- If it has desire [orekseis] or aversion only for things that depend on us, while
joyfully greeting everything allotted to it by universal nature’[198].

 

To question one’s presentations and actions and consciously alter them:

 

-‘Wipe out your presentations [phantasiai];

-Check your inclinations [hormai];

-Extinguish your desire [oreksin];

-Keep your directing principle [hegemonikon] under your control’[199].

 

And then consciously re-invent one’s judgements:

 

‘On what, then, should we exert our efforts? Only this:

- correct intentions;

- actions [prakseis] carried out in the service of the community;

- speech [logos] which could never be used to deceive;

- an inner disposition [diathesis] which joyfully greets each event like something necessary and familiar, since it flows from so grand a principle, and so great a source’[200].

 

The goal of these exercises is to put one’s desires in harmony with the will of fate and of universal reason, to become indifference to indifferent things (to love them equally) within us. This discipline makes one ‘relocate’ the totality of human life within a cosmic perspective, and experience or become aware of one being a part of the world. Marcus Aurelius even says:

 

‘we must love other people with all our hearts, for rational beings are not only parts but the limbs of the same body’[201].

 

 

And

 

‘We are also to extend love to those who do not behave justly towards us. We must keep in mind that they are part of the same human race as we are, and, if they commit injustice, they do so out of ignorance’[202].

 

Eventually one learns to imagine objects and events as if situated within the cosmic Whole, instead of defining them from a subjective view. Alternatively, we can recognize whether events are ‘up to us’ or that we are to accept their nature as of providence. We would certainly be more in a flow, in harmony with life. We would be less angry, frustrated and worried, we would not feel the need to get even with others who harm us (or of which we misjudge that they harm us).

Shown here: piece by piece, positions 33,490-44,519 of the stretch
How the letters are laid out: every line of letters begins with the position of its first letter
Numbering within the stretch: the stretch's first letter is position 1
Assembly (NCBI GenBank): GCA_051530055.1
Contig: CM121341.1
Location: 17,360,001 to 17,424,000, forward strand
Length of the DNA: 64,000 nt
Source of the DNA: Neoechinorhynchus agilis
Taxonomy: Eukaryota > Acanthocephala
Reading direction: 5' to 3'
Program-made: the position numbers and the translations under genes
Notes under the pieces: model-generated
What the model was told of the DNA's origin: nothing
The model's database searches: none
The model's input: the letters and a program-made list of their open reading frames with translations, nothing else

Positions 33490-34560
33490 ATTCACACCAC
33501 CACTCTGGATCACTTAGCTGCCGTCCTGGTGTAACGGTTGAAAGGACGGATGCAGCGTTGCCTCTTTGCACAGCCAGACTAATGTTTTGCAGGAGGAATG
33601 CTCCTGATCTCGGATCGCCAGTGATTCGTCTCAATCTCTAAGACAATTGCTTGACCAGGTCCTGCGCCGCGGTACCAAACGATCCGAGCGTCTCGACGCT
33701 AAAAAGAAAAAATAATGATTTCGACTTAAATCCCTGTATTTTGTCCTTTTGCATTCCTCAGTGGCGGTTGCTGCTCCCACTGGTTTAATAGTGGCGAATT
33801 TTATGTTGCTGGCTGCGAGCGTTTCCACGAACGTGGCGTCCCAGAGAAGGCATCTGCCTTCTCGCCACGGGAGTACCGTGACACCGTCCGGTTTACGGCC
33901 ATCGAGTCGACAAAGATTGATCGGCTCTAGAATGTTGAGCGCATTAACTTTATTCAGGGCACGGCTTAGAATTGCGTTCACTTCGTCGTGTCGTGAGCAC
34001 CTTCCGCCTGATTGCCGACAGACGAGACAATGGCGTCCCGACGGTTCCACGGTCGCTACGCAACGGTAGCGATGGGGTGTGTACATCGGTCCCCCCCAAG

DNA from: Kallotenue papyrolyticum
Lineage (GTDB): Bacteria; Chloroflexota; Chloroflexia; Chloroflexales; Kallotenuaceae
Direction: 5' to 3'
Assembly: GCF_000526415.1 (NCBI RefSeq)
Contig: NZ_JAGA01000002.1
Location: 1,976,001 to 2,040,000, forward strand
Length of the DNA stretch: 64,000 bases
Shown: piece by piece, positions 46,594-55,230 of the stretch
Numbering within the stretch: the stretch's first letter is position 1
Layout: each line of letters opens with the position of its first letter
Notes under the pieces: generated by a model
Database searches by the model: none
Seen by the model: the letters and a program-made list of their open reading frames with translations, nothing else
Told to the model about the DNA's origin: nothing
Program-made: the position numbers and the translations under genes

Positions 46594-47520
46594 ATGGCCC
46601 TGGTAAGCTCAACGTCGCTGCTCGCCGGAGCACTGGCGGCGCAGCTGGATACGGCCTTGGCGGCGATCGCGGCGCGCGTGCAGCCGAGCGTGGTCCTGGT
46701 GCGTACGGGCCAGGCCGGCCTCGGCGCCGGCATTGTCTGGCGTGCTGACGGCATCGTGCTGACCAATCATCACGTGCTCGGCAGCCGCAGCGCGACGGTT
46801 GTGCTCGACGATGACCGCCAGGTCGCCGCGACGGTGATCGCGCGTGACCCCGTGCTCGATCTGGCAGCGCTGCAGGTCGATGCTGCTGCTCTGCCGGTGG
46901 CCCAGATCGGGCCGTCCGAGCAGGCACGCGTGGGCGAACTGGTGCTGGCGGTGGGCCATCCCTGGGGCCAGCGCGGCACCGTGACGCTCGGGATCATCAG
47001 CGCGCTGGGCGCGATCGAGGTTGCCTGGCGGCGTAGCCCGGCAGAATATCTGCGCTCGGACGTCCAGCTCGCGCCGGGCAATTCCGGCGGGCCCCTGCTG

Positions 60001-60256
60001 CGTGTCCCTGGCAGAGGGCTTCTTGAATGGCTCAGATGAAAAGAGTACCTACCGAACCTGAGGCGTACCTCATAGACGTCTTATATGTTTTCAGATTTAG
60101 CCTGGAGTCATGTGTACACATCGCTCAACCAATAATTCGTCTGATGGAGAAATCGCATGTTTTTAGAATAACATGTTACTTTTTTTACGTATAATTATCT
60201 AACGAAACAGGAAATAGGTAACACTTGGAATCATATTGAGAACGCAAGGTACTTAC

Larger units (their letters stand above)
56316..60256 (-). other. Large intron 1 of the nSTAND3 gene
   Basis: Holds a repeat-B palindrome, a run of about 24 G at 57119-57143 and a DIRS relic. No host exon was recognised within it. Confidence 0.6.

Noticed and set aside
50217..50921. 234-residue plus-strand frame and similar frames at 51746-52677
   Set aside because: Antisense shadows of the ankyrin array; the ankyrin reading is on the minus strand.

Would we not truly create a better place if all human beings could express this behaviour?

The contemplation of the Whole and elevation of thought, which rises from individual, passionate subjectivity to the universal perspective, is the purpose in these exercises[203].

 

 

§ 3. 3

 

An Overview: The Reality we Live in is Co-Created by our Inner Attitude

 

‘The most worthy of experiences appear in us long before our soul is aware of this. And when we start to open our eyes for that which can be seen, that which is, we were already attached to the invisible…’

d’Annunzio[204]

The following is a passage from the book Flatland; A Romance of Many Dimensions by Edwin A. Abbott. A story of multiple dimensions in mathematics is unfolded. The protagonist, A. Square, who is an inhabitant of Flatland a society of two dimensions, experiences more than he is used to. He visits no dimensional Pointland and one-dimensional Lineland with a Sphere from third dimensional Spaceland. At first he cannot even see or acknowledge Spaceland, because he has no reference to a third dimension. But, in the end he grasps the meaning of the possible existence of more dimensions than he can observe from his own two dimensional Flatland. The Sphere however, who knows himself to be more complicated than the petty two dimensional creatures, cannot believe that there would be such a thing as a Fourth Dimension. This is as if each inhabitant of the various dimensions sees only their own paradigm, what they are used to; to them it is their whole universe, while there could be other universes right in front of them without their knowledge.

A.Square (inhabitant of two dimensional Flatland):